I was told an interesting story, which was at the end of last year, that they trained the Chatbot up and they gave it to some internal people and played with it and they came back and they said, “Hmm, interesting, but what would you do with it?”, so I think it's actually quite a good summary of, of what it is. But anyway, they spent a bit of time thinking of some use cases, trying to focus it on some particular applications, didn't get very far. And they were literally having the meeting. Sam Altman, the CEO of OpenAI, was meeting the product team and they were going to have the meeting where the item on the agenda was, ‘let's throw this away’, and let's focus on our next product, GPT-4, which has now come out, and Sam said, “Well, wait a second. What if we just gave it to people? Let's see what happens". 

And it was, as we know, it went viral. And you know, that's a true story. Because if they had any idea how successful it was going to be, they would have come up with a better name. ‘ChatGPT’ is not a very memorable name. I could explain what it means, but it's a bit too technical to get into, so it was surprising it got such attention. But I want to give you – the purpose of my talk today is to give you some understanding, to try and help you understand how to think about things like ChatGPT, how to think about artificial intelligence in general, how to understand the moment we're in and where it's going to take us. And as the title of the talk is, The Artificial in Artificial Intelligence. One of the key ideas I want to leave you with is how artificial, how different AI is to human intelligence and I'll have some lots of examples sprinkled through my talk to give you that idea.  

One of the important things to understand is that ChatGPT is just the tip of an iceberg, a much bigger iceberg about how to teach others how artificial intelligence is starting to come into our lives. It's an example of a particular type of artificial intelligence that you hear quite a lot about today, called generative AI. The idea that we're building artificial intelligence that can generate stuff, it can generate text, human-readable text like ChatGPT, it can generate images. That's a picture of the pope in a white puffer jacket. That was generative AI. Someone literally typed the prompt into one of these programmes, ‘the pope in a white puffer jacket’, and it produced that image that went viral. But it doesn't start with just images, we can make video now, we can make audio, we can make music, we can make speech of people. So you've got to be a bit more careful when people ring you up. Now, I can clone your voice very, very easily. I've cloned my voice, it took me a few minutes. Microsoft has a tool now, which they hadn't released in 2014, because there's untold mischief that you could do with this tool, where it just takes, a claim, three seconds of audio to be able to copy your voice. Or I can just bring up your answerphone, get three seconds of your audio of your voice, and then I can play back, I could type and say things that you never said.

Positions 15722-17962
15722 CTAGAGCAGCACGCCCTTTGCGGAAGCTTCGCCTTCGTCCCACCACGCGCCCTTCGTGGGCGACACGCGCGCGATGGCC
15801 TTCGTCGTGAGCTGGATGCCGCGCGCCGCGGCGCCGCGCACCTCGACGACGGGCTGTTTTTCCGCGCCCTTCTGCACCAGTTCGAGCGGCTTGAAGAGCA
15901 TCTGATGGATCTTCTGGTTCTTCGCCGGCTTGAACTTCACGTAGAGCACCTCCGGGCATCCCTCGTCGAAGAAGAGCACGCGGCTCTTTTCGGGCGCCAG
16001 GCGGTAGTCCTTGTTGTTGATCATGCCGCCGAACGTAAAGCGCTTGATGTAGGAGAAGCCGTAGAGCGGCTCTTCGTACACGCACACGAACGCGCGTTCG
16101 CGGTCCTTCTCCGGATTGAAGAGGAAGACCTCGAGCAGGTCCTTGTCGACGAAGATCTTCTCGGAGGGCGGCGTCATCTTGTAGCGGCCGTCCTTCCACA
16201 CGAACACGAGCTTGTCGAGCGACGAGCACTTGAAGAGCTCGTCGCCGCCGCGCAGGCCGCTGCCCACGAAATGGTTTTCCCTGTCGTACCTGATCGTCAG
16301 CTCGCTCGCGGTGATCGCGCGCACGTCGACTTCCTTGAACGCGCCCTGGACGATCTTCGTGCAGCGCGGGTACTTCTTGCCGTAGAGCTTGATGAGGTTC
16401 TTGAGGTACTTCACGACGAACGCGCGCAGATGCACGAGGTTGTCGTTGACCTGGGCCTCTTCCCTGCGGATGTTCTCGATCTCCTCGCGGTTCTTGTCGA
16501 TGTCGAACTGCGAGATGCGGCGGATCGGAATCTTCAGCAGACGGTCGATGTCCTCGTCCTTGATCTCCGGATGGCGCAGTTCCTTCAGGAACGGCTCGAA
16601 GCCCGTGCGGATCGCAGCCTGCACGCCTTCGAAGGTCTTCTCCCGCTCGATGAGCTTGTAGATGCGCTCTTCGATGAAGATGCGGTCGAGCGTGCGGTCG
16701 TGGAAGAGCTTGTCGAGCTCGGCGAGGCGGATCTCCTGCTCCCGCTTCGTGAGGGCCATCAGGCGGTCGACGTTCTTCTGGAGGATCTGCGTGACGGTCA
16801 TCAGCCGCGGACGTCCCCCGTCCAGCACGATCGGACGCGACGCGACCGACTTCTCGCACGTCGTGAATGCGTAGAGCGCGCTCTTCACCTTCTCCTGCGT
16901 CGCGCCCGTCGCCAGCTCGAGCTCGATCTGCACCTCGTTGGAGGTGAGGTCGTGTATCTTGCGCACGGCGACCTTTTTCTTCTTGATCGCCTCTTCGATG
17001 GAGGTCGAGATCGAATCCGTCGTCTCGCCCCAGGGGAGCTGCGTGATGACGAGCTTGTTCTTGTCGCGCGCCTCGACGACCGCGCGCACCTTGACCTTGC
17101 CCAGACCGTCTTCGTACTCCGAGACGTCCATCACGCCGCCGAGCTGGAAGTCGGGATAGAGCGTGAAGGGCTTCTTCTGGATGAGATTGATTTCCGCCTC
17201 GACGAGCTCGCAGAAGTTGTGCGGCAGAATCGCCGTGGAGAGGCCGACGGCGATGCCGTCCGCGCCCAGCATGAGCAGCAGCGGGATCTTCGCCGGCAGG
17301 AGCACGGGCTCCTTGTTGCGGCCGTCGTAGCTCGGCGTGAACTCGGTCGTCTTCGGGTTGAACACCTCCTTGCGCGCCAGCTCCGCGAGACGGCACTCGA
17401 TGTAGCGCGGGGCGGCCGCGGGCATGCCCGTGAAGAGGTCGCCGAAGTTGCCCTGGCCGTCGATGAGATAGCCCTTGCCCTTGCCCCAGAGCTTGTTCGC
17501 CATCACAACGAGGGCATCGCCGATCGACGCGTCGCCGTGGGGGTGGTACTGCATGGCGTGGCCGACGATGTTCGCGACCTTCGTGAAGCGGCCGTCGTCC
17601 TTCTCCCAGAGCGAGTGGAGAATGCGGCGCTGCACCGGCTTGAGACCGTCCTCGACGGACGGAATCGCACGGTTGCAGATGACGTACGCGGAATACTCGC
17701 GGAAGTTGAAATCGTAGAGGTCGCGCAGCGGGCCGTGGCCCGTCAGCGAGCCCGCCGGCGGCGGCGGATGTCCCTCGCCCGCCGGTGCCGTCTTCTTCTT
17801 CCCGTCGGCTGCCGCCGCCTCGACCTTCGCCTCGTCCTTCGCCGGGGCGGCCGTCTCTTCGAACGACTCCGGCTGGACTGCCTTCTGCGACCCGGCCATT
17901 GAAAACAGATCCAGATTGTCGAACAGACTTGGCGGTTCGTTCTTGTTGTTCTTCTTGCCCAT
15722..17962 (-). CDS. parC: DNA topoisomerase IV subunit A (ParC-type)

So there's great possibilities, and I'll talk about in a moment about some of the risks. But they're quite fun to play with these tools and not surprisingly, there’s lots of interesting useful things you could do. You can get it to write a poem in the style of Shakespeare, you can get it to write your shopping list, you can get it to come up with 12 ideas for birthday parties for your 12-year-old. You can get it to write business letters. I've written my last business letter, ChatGPT now writes all of my business letters. You can write business plans. I have to say, at the beginning of this year, when my boss asked me to write my annual performance plan – my key performance indicators – I was sorely tempted to use ChatGPT to do it. If my boss is listening, I didn't. But you wouldn't know, it's very good at writing those sorts of things.